Once you have identified them, use materials such as hardware cloth, thick mesh wire, or metal sheets to seal them off. It’s recommended to seal off all potential entry points, even if they don’t look like a potential entry point to a raccoon.

Secure Your Garbage

Raccoons are attracted to easily accessible food sources, and garbage cans are one of their biggest trampolines. To prevent raccoons from rummaging through your trash, use garbage cans with tight-fitting lids, and secure them in an enclosed area such as a garage or shed.

The use of garbage cans will reduce the likelihood of raccoons actually finding a way into your house. You can also reduce the amount of food waste by wrapping or storing food scraps like meat, fish in the freezer until garbage day.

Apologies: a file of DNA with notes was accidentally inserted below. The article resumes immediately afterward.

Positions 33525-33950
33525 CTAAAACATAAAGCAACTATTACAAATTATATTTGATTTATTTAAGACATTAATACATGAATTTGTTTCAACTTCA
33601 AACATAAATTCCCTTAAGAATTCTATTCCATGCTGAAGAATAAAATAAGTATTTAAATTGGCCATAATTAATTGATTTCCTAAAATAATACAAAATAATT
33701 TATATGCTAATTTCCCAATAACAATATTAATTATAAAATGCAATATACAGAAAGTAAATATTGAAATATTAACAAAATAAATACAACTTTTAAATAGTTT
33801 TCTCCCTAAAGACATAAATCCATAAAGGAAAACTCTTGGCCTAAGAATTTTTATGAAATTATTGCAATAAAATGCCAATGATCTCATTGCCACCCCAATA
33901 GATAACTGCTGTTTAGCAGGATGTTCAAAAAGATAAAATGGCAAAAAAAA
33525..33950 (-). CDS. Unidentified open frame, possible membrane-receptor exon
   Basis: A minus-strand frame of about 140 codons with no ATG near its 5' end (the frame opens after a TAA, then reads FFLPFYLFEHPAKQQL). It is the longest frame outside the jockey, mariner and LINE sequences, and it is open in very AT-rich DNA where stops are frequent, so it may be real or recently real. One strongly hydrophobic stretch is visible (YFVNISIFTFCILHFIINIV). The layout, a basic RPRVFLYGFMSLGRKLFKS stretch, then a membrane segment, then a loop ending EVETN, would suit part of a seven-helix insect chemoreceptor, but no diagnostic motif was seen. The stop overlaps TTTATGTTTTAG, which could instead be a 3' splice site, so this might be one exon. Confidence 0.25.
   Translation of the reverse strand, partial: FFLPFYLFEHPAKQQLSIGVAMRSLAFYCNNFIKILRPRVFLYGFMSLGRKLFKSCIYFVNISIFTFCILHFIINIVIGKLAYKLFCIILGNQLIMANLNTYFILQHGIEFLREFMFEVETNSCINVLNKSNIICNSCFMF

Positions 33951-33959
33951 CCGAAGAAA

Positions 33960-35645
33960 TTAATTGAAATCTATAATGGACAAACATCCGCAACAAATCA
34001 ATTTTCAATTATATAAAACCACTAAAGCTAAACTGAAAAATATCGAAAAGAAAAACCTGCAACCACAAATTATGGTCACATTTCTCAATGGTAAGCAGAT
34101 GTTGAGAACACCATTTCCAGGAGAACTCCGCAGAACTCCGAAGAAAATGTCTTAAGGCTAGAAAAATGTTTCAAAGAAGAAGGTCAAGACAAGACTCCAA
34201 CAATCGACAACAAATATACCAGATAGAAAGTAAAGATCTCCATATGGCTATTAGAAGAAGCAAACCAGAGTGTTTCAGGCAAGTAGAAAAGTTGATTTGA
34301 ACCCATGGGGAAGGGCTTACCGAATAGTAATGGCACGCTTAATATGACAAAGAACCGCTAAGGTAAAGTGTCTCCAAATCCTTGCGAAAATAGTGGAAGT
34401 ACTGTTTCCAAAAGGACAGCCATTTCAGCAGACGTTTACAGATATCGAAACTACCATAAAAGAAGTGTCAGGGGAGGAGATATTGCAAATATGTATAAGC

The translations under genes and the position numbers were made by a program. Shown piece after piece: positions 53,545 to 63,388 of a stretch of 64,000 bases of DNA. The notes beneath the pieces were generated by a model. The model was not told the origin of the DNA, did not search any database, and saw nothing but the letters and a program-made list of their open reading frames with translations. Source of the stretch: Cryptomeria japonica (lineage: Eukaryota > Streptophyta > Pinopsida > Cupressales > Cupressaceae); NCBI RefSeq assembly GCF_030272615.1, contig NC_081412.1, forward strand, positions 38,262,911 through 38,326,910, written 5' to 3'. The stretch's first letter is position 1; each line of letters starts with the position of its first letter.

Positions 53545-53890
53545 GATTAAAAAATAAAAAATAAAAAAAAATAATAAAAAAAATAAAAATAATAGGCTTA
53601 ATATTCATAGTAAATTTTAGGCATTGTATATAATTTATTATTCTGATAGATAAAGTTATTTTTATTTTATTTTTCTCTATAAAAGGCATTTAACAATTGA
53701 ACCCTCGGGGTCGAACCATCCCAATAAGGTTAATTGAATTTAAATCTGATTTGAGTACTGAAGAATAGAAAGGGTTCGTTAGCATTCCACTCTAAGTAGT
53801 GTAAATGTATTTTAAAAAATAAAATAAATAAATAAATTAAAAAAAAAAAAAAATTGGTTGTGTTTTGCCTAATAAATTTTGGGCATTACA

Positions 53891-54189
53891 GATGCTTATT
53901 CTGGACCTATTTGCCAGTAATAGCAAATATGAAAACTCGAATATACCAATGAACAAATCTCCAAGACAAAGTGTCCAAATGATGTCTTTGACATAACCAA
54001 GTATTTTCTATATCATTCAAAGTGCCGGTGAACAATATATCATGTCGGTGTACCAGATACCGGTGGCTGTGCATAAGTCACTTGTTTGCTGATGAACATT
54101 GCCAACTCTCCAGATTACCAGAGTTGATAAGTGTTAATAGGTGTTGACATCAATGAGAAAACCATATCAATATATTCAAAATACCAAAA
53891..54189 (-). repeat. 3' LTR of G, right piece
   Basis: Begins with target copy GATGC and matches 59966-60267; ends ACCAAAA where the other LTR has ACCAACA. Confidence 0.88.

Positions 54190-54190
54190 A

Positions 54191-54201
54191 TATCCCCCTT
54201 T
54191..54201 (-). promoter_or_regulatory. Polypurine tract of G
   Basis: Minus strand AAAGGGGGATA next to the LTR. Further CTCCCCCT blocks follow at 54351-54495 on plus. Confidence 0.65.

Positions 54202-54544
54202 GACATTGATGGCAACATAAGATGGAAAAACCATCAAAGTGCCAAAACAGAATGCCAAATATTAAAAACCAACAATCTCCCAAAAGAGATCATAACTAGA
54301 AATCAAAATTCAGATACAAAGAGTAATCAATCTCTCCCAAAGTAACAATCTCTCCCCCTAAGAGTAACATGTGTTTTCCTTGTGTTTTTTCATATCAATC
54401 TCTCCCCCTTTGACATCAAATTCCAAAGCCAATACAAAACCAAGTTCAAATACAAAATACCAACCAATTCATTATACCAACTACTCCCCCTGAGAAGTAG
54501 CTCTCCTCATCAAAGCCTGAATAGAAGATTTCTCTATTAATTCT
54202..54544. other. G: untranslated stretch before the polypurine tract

Trim Your Trees

Raccoons are skillful climbers, and trees provide an easy way for raccoons to gain access to your roof or second-floor windows. To prevent this, trim branches that overhang your roof and make sure there are no tree branches next or even near to your house as well.

If that’s not possible, surrounding the trunk with metal sheeting will prevent raccoons from using the trunk as a ladder.

Install Proper Screen Meshes

Raccoons often target areas that are not well protected, like the ventilation slits near the roofline. Using proper screen meshes with metal sheet covers will make it difficult for raccoons to penetrate through vents.

A good screen mesh is galvanized hardware cloth with a gauge thickness of 16 to 18.

Pet Doors

One popular entrance for raccoons is pet doors. Raccoons can easily slide through most pet doors, even with minimal space.

To prevent raccoons from entering your home through pet doors, install pet doors with locking mechanisms that can only be operated by your pets wearing collars with special sensors.

Humane Trapping